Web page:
• Avoids extra fees. You can avoid the possibility of late payment fees, as well as processing fees that may be charged for some types of repayments (usually mailed cheques or Bank@Post).
  • Improves credit. Building a history of on-time payments can increase your credit score. This is helpful if you ever want to apply for a new credit card, a personal loan or a mortgage.
  • Security. Funds go directly from your chosen bank account to your credit card. Your money is handled electronically and securely by your bank account provider and your credit card provider, making it easy to track and process.

Cons

  • Sufficient funds in your account. If you've set up autopay for your credit card, you need to make sure you have enough money in your bank account to pay the bill. If you don't have enough money in your account, the transaction will usually bounce and could attract dishonour fees.
  • Changes to your bank balance. If the amount you spend on your credit card changes from month to month and your autopay is set to pay the minimum amount or the full balance, you won't know how much is being taken from your bank account unless you check your statement. You can avoid this uncertainty by nominating a fixed dollar amount that's higher than the minimum.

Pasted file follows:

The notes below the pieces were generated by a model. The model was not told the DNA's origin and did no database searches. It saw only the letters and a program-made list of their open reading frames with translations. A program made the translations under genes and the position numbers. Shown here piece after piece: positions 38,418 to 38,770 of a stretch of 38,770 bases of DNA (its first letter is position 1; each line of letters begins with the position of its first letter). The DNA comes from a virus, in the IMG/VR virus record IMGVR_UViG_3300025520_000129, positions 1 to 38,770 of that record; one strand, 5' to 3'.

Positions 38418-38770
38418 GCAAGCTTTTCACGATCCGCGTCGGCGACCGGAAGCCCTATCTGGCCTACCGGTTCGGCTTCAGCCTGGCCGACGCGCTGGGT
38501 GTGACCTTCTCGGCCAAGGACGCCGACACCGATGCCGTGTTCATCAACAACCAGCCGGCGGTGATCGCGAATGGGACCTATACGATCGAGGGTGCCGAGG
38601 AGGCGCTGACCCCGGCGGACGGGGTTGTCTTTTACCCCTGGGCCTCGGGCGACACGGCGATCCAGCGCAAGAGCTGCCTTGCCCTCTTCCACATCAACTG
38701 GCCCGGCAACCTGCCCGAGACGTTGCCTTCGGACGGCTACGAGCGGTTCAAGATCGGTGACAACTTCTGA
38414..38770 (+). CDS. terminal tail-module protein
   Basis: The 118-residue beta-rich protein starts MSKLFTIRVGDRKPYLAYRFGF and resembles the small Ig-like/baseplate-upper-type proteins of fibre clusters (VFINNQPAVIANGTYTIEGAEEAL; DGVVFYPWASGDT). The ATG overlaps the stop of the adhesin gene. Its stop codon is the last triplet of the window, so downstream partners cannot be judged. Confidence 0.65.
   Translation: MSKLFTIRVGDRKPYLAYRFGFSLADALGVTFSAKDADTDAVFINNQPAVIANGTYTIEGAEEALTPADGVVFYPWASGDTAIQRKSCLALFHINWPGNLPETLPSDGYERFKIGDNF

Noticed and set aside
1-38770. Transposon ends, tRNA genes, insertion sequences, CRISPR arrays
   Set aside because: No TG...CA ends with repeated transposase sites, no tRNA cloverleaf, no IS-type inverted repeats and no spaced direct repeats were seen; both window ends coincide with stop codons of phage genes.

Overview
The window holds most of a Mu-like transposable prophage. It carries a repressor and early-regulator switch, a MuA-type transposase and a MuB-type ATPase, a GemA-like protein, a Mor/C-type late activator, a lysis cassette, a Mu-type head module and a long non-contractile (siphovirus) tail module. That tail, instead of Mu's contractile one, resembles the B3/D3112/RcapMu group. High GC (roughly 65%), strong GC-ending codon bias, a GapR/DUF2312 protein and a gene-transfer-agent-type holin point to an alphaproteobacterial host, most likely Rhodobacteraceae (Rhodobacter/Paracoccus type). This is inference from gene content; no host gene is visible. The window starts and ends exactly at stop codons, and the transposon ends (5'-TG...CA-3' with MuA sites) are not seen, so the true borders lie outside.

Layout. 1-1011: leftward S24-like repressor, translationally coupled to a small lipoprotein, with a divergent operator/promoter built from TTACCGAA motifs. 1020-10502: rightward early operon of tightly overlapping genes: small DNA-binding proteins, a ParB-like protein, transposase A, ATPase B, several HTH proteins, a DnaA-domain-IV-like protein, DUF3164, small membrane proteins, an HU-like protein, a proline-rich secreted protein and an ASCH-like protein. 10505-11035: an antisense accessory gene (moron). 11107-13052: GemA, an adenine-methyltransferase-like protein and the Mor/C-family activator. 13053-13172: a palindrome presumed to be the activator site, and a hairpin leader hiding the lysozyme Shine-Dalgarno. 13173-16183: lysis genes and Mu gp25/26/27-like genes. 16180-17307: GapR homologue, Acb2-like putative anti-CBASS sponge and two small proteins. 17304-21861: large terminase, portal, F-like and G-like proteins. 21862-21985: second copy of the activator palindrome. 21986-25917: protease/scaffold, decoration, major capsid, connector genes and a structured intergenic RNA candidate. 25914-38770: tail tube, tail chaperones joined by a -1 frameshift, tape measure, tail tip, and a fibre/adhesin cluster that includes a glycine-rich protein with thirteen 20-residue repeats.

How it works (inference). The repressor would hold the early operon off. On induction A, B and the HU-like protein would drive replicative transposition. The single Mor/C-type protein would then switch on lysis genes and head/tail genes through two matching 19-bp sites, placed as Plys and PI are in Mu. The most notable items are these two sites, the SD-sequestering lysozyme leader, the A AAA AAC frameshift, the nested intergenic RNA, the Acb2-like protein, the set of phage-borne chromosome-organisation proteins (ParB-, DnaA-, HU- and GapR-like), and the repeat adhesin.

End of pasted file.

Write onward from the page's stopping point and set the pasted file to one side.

• You still need to check your accounts. Even if you have autopay set up, you should check your credit card statement each month to find out how much is due and to check all the transactions are correct. You should also make sure you have enough in your bank account for the automatic payment to come out. If you don't think you can pay that amount, contact your credit card provider to cancel the autopay and discuss other payment options.

How to set up autopay for your credit card

  1. Get an autopay request form by contacting your credit card provider or downloading one from your provider's website.
  2. Fill in the form with details of your card, your chosen autopay amount and the Australian bank account you want the money to be taken from.
  3. Submit the form online, via secure email, in-branch or by mailing it to your provider.
  4. Wait for your credit card provider to confirm the autopay has been set up. Applications usually take up to six weeks to be processed. In the meantime, you still need to make any required credit card payments using BPAY or another one-off method shown on your statement.

What can I expect from the application form?

You can see an example of the card Autopay request below. As you can see, you'll need to provide your full name, contact details and credit card account details. Below is an example of an autopay form.

AutoPay Form 2

Although individual details can vary slightly, most credit card providers offer an automatic payment option to help you manage your account balance and payments. If you want to try out this option, contact your provider to complete the autopay form. And remember: you can always cancel the recurring payment and go back to one-off repayments if you decide it's not working for you.